Plastic helps coolant sensor survive hot engines

Feb. 5, 2004
A low-coolant sensor from Entratech Systems sits directly in radiators of trucks, off-road vehicles, and marine equipment.

A low-coolant sensor from Entratech Systems, Sandusky, Ohio (www.entratechsystems.com), sits directly in radiators of trucks, off-road vehicles, and marine equipment. Conventional sensors generally consist of a metal probe tip immersed in the coolant. However, new hybrid organic-acid technology (HOAT) used in long-life engine coolants can corrode the probe through electrolysis. The Entratech sensor uses a stainless-steel probe. An onboard microchip processes proprietary ac signals that indicate coolant level. An indicator lamp alerts the operator when coolant drops too low. The circuit also features a time delay to prevent false alarms from coolant moving during operation.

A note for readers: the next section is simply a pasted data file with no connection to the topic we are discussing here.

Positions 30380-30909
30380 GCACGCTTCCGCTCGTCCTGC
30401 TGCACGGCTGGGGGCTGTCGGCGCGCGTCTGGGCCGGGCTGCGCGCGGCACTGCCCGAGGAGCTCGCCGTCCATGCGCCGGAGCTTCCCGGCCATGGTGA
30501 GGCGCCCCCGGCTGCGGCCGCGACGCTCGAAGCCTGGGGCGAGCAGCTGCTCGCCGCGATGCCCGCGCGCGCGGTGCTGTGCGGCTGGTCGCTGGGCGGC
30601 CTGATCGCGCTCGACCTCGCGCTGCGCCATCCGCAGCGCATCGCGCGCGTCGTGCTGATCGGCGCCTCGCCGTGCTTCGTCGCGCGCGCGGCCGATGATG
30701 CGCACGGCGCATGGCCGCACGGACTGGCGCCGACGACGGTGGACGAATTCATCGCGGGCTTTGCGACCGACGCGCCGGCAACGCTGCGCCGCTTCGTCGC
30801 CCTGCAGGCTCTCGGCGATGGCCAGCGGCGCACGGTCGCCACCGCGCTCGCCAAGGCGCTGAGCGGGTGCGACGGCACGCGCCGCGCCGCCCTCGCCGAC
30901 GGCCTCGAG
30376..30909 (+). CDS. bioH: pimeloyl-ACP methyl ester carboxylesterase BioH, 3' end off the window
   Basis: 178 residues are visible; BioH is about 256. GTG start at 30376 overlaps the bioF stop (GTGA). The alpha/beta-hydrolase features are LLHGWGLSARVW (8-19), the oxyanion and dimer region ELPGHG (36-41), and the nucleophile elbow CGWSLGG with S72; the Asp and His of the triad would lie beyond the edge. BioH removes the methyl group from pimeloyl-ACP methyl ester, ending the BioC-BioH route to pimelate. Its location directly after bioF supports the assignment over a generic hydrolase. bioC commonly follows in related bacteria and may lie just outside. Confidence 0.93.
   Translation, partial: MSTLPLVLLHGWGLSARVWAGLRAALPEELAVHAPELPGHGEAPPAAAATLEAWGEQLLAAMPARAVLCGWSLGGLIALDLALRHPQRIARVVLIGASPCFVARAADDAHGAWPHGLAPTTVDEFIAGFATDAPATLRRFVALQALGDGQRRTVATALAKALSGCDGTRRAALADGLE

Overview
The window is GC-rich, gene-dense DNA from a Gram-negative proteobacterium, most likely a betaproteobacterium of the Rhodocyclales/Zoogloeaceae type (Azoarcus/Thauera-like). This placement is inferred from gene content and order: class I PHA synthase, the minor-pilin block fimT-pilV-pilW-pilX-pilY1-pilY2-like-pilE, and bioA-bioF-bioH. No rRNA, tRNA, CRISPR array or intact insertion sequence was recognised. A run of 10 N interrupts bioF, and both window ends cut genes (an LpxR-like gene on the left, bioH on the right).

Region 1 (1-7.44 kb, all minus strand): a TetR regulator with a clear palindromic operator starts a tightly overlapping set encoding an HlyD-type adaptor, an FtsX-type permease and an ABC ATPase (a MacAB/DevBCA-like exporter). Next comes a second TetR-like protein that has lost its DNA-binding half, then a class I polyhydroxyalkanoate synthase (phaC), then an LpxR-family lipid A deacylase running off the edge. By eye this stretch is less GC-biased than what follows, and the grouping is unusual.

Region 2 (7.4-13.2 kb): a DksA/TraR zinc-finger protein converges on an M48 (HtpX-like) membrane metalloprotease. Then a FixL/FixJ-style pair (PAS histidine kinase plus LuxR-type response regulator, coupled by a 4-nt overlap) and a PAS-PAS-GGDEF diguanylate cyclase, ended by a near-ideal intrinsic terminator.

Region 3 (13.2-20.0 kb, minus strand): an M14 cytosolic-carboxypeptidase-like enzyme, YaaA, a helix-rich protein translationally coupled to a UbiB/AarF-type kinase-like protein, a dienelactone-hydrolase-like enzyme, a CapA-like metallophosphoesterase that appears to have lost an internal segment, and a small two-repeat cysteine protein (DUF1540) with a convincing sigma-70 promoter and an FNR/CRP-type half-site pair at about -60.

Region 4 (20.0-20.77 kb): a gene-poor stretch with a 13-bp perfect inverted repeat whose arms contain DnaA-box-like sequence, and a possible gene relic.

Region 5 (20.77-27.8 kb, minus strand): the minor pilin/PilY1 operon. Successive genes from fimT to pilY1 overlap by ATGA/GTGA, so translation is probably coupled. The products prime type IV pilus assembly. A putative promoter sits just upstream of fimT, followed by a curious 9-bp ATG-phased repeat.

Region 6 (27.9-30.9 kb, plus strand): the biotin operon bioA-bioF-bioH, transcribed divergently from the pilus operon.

The stainless-steel probe is insert-molded into a housing with integrated threads for mounting through a threaded hole in a radiator. The sensor housing is Amodel AS-1933 HS grade of polyphthalamide from Solvay Advanced Polymers L.L.C., Alpharetta, Ga. (www.solvayadvancedpolymers.com). The material resists temperatures to 275°F and won't degrade or change dimensions even after prolonged exposure to conventional glycol or HOAT coolants.

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